Things aren’t all bad. The Cardinals boast the highest divisional base-on-ball rate, and compared to other MLB teams, only three have been better at drawing walks. They’ve also limited their strikeouts (2nd best in NLC; 8th best in MLB). So not only have they been one of the best teams at taking free passes, they’ve also consistently put the ball in play.

Other than adding one percent to their walk rate (obviously, a welcome change – we’ll see if it lasts), these numbers aren’t much different than 2010. So what’s happening on these balls in play?

Reds 39 19.5 41.5 12.0 .354
Pirates 49.8 16.6 33.7 10.1 .302
Cubs 39.7 15.6 44.7 7.9 .302
Brewers 47.7 20.3 32.0 14.3 .286
Cardinals 53.1 16.0 30.9 3.3 .263
Astros 47.2 20.5 32.4 7.0 .289

The Cardinals just won’t keep hitting so many ground balls. It’s been six years since a team has hit 50% grounders (Twins in 2005; also had 49.9% in 2007). I guess the others (line drives and fly balls) are sustainable, but both would be unexpectedly low. We can be sure, however, that more of the Cardinals fly balls will leave the yard (league average is usually 10.6% HR/FB), and more of their balls in play will fall for hits (league average is usually ~.300 BABIP) . Assuming that the type of balls in play remains constant for the rest of the year (which they won’t), the Cardinals offense should improve thanks to the principle of regression alone. And if they loft  some more balls into the air (especially Pujols: 37.0% FB & 11.1% LD), there’s the potential for even more gains.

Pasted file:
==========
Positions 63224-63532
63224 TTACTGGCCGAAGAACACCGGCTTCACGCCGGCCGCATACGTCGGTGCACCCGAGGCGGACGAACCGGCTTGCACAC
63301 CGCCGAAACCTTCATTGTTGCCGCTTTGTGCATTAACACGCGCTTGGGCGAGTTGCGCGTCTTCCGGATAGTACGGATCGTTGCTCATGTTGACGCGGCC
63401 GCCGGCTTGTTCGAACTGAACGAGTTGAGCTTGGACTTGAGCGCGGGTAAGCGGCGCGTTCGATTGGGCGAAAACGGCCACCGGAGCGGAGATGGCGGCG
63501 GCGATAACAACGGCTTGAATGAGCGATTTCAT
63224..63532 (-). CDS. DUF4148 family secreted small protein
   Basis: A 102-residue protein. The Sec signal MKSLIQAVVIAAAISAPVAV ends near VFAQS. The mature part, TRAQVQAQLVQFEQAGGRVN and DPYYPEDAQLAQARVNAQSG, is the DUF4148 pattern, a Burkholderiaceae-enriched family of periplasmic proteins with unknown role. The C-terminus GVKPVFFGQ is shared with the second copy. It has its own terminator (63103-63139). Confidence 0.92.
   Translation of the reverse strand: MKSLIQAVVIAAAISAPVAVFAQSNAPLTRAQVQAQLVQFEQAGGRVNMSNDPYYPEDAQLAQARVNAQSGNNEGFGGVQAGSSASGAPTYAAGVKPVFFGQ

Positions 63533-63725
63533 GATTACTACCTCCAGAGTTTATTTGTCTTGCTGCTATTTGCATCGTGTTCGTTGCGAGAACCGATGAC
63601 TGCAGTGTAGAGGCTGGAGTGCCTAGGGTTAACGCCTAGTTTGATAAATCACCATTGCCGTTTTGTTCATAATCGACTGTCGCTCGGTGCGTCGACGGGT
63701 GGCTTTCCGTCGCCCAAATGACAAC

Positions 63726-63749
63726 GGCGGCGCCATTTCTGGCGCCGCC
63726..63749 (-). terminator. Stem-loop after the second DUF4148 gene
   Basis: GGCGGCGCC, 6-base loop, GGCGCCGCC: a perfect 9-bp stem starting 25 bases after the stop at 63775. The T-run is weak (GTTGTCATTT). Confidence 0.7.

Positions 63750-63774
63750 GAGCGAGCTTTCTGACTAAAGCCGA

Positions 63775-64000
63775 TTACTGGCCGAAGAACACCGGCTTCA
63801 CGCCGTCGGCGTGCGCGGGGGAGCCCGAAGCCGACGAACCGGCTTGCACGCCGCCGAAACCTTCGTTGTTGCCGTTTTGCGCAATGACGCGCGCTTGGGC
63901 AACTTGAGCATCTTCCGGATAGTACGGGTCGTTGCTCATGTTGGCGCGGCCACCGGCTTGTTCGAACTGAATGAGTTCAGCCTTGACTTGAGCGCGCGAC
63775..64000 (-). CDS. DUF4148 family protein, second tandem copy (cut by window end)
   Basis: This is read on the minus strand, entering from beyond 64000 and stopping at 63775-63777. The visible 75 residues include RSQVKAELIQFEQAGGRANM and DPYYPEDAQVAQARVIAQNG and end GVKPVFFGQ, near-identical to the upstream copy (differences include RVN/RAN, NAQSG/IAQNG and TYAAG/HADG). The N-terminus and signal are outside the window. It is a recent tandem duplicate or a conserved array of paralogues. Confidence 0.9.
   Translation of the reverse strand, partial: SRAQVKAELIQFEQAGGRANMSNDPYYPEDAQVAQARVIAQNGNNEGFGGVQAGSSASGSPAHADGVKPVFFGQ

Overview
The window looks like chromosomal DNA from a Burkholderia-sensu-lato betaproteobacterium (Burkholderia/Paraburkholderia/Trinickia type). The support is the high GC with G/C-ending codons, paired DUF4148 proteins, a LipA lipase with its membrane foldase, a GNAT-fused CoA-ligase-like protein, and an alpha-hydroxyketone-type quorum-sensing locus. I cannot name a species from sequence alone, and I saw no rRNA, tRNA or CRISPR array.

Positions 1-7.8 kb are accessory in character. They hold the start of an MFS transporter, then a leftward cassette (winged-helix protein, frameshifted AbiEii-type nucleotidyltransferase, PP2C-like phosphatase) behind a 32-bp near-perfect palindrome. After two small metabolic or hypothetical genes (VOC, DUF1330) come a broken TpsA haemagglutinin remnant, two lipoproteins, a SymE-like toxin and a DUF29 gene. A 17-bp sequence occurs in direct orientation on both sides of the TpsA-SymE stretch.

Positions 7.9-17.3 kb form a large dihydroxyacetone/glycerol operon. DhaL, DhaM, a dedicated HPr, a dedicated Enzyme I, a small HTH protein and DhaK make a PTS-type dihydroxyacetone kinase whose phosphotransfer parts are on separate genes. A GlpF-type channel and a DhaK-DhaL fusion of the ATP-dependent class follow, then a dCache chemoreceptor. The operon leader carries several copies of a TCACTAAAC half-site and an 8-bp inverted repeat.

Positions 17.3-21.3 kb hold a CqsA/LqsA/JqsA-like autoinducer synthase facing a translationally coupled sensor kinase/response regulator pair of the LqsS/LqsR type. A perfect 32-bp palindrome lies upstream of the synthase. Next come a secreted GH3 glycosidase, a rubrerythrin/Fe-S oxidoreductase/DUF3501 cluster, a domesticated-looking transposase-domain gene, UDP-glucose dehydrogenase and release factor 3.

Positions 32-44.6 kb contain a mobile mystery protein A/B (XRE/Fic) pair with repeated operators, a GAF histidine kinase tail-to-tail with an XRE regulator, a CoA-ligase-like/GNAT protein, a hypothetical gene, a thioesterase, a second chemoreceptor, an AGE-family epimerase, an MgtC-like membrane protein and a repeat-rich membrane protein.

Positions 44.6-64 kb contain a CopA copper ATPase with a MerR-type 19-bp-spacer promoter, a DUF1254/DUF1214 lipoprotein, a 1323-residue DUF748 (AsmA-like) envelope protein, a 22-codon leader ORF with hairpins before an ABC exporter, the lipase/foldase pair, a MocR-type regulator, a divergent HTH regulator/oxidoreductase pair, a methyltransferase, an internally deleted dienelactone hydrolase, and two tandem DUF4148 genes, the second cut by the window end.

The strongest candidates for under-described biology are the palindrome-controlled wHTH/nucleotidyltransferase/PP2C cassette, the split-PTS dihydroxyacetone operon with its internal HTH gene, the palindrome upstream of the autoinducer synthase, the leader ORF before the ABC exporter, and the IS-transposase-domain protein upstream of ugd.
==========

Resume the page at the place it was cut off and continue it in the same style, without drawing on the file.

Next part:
The bonus silver lining in all of this is that the Reds appear to be just as lucky as the Cardinals have been unfortunate. While their second highest BABIP in MLB momentarily plots them on the opposite end of the luck continuum, they’ll drift back towards the median at some point… and that’ll be a welcome change of narrative for St. Louis fans.

Sticking with the theme of offense, other positive developments:

  • Albert Pujols has never before given us a reason to believe he will produce like anyone other than Albert Pujols.
  • Supposedly, Matt Holliday’s appendectomy will not necessitate a trip to the DL.
  • Colby Rasmus has more walks (7) than strikeouts (4); he’s been playing against lefties.
  • Allen Craig has been given playing time.
  • Lance Berkman still has knees; David Freese still has ankles.
  • Theriot has walked 15.6% of the time. While his .240 BABIP is low, I’m assuming that’s partially due to a higher percentage of fly balls (40%) being generated by a guy with very little pop, no matter what April/May of 2009 tell you.

I’m reasonably comfortable asserting that things will improve for the Cardinals offensively. I’m less comfortable suggesting that said improvements will be drastic enough to offset the team’s sluggish beginning and overcome NL Central foes. But, hey, string a few wins together, and the landscape becomes much less ominous. Such is the beauty of early April amid a season that offers 155 more games.